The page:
Until today I hadn’t been able to observe the comet SWAN since the 12th of October because of the Irish weather. The last time I observed it the comet was rather low in the sky and easily visible in binoculars but definitely not a naked-eye object. Today I managed to observe the comet again twice, once before the sky was fully dark and then again when it was properly dark. The comet has moved significantly and is now a lot higher in the sky in the constellation of Hercules but what really struck me was how much it had brightened.

[tags]Comet, SWAN[/tags]

SWAN is now almost in the same binocular field of view as M13 and is significantly brighter than it. I’m not great at estimating magnitudes but I’d estimate the comet’s brightness at being between one and two magnitudes brighter than M13. To tie down the magnitude a bit better I looked for a star in the same filed of view as the comet that was the same brightness when unfocused to the same size as the comet. I found an almost perfect match, the brightest of a near straight line of stars a little to the east of the comet. When I got home I checked Equinox which showed the star to be SAO 65108 which is magnitude 4.7. Based on the comparison with this star and with M13 I’d say the comet is about magnitude 4.5. I couldn’t see it with the naked eye from Maynooth but I’m putting that down to a combination of poor seeing and light-pollution. I’d be quite confident that it would be a naked-eye object from a dark observing site on a clear night.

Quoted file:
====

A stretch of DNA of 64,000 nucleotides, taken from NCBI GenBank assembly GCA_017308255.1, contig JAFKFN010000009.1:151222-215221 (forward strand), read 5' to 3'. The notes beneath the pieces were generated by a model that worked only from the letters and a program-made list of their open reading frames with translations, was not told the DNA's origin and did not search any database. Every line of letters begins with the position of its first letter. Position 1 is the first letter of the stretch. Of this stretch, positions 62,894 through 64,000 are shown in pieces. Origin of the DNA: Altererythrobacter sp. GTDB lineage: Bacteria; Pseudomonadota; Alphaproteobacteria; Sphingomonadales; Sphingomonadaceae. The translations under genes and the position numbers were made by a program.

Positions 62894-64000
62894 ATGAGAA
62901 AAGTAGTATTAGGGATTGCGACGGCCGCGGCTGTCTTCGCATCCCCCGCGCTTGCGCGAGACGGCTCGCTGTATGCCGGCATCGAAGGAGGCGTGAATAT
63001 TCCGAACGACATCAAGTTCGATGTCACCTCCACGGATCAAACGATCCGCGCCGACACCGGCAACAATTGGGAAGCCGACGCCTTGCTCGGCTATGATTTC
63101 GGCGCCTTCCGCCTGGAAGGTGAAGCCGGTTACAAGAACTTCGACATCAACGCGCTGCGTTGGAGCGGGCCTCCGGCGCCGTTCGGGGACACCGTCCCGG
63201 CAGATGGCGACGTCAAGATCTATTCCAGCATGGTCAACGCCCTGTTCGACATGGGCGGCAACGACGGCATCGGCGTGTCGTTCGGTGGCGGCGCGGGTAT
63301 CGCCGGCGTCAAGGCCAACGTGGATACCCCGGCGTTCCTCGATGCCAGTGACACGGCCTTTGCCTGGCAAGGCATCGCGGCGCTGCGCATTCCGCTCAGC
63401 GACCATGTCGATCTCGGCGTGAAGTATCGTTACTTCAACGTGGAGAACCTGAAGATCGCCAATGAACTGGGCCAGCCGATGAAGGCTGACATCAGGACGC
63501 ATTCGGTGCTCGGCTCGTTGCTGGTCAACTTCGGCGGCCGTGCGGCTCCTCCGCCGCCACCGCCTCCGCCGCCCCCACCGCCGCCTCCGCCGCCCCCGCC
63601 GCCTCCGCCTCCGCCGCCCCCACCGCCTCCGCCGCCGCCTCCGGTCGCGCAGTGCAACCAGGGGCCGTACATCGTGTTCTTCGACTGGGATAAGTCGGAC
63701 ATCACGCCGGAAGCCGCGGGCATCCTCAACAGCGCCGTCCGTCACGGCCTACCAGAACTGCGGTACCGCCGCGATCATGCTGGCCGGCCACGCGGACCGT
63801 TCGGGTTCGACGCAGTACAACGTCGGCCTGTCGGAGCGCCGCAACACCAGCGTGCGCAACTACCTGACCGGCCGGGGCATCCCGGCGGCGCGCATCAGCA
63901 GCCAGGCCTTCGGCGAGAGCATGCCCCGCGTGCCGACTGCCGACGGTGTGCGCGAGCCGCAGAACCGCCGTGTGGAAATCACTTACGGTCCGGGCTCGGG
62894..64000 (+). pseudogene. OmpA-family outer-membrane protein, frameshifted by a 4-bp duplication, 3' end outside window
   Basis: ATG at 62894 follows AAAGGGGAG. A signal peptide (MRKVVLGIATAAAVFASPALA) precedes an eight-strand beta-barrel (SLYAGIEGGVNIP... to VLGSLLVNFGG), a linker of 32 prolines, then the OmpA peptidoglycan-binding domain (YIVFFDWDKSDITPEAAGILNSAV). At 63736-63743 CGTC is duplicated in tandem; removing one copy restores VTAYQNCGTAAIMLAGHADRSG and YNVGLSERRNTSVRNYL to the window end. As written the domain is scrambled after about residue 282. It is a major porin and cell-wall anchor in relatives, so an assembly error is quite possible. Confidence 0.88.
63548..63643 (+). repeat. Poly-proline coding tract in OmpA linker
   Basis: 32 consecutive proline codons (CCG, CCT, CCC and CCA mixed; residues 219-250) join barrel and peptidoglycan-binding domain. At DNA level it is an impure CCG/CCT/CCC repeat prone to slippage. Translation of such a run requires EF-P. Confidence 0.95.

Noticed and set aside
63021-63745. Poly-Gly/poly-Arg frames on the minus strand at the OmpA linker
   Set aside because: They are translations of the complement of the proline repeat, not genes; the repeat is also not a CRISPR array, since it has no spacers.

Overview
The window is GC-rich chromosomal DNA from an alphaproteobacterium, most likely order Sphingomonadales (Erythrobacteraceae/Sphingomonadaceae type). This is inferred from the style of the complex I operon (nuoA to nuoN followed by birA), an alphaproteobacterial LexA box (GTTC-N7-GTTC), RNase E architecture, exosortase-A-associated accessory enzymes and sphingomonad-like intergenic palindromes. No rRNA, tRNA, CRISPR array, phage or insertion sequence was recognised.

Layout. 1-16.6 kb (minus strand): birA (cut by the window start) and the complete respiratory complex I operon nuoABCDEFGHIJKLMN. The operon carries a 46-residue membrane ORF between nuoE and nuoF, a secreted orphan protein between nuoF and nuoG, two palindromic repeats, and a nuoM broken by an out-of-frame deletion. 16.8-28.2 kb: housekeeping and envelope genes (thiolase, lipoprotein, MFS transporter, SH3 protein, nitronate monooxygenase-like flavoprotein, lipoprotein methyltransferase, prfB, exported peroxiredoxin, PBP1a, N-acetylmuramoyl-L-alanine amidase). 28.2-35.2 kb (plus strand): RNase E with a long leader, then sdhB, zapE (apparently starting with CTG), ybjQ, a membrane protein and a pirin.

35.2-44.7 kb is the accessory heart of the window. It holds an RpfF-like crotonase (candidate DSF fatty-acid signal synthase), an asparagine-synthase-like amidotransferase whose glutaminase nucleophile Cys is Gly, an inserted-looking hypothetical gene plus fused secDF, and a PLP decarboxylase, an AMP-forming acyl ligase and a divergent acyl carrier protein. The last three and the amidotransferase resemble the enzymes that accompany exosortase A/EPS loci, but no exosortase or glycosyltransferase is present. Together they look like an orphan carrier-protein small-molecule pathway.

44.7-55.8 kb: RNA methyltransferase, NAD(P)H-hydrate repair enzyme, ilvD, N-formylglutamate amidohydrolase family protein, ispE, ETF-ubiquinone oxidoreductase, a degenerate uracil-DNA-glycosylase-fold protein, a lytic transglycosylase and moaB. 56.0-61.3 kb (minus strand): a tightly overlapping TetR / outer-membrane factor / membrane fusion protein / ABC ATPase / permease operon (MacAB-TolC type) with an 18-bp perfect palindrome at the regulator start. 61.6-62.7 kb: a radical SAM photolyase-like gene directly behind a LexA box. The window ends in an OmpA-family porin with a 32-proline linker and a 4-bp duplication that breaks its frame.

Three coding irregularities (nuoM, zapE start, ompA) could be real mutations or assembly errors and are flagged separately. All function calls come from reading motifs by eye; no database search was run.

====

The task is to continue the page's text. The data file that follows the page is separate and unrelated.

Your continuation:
This comet is definitely worth keeping a close eye on over the next few days before the moon spoils the show. You can get a finder chart and the orbital elements for the comet here.